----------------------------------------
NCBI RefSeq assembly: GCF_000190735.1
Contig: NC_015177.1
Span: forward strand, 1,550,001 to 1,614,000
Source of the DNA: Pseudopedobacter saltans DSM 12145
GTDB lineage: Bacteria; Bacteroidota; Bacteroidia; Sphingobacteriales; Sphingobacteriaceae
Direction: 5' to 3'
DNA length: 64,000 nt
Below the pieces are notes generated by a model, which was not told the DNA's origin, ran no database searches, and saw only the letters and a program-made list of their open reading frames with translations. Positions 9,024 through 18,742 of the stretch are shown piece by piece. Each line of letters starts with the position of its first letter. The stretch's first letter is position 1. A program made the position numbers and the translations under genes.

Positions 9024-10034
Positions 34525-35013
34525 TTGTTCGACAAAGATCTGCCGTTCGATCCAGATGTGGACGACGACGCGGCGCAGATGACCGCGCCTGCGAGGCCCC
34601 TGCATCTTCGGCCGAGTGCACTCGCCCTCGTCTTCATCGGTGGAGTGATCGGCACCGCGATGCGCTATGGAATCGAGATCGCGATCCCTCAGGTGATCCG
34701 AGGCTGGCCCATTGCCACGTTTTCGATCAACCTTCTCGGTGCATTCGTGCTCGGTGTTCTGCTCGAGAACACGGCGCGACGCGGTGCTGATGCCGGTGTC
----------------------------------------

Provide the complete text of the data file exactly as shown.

NCBI RefSeq assembly: GCF_000190735.1
Contig: NC_015177.1
Span: forward strand, 1,550,001 to 1,614,000
Source of the DNA: Pseudopedobacter saltans DSM 12145
GTDB lineage: Bacteria; Bacteroidota; Bacteroidia; Sphingobacteriales; Sphingobacteriaceae
Direction: 5' to 3'
DNA length: 64,000 nt
Below the pieces are notes generated by a model, which was not told the DNA's origin, ran no database searches, and saw only the letters and a program-made list of their open reading frames with translations. Positions 9,024 through 18,742 of the stretch are shown piece by piece. Each line of letters starts with the position of its first letter. The stretch's first letter is position 1. A program made the position numbers and the translations under genes.

Positions 9024-10034
Positions 34525-35013
34525 TTGTTCGACAAAGATCTGCCGTTCGATCCAGATGTGGACGACGACGCGGCGCAGATGACCGCGCCTGCGAGGCCCC
34601 TGCATCTTCGGCCGAGTGCACTCGCCCTCGTCTTCATCGGTGGAGTGATCGGCACCGCGATGCGCTATGGAATCGAGATCGCGATCCCTCAGGTGATCCG
34701 AGGCTGGCCCATTGCCACGTTTTCGATCAACCTTCTCGGTGCATTCGTGCTCGGTGTTCTGCTCGAGAACACGGCGCGACGCGGTGCTGATGCCGGTGTC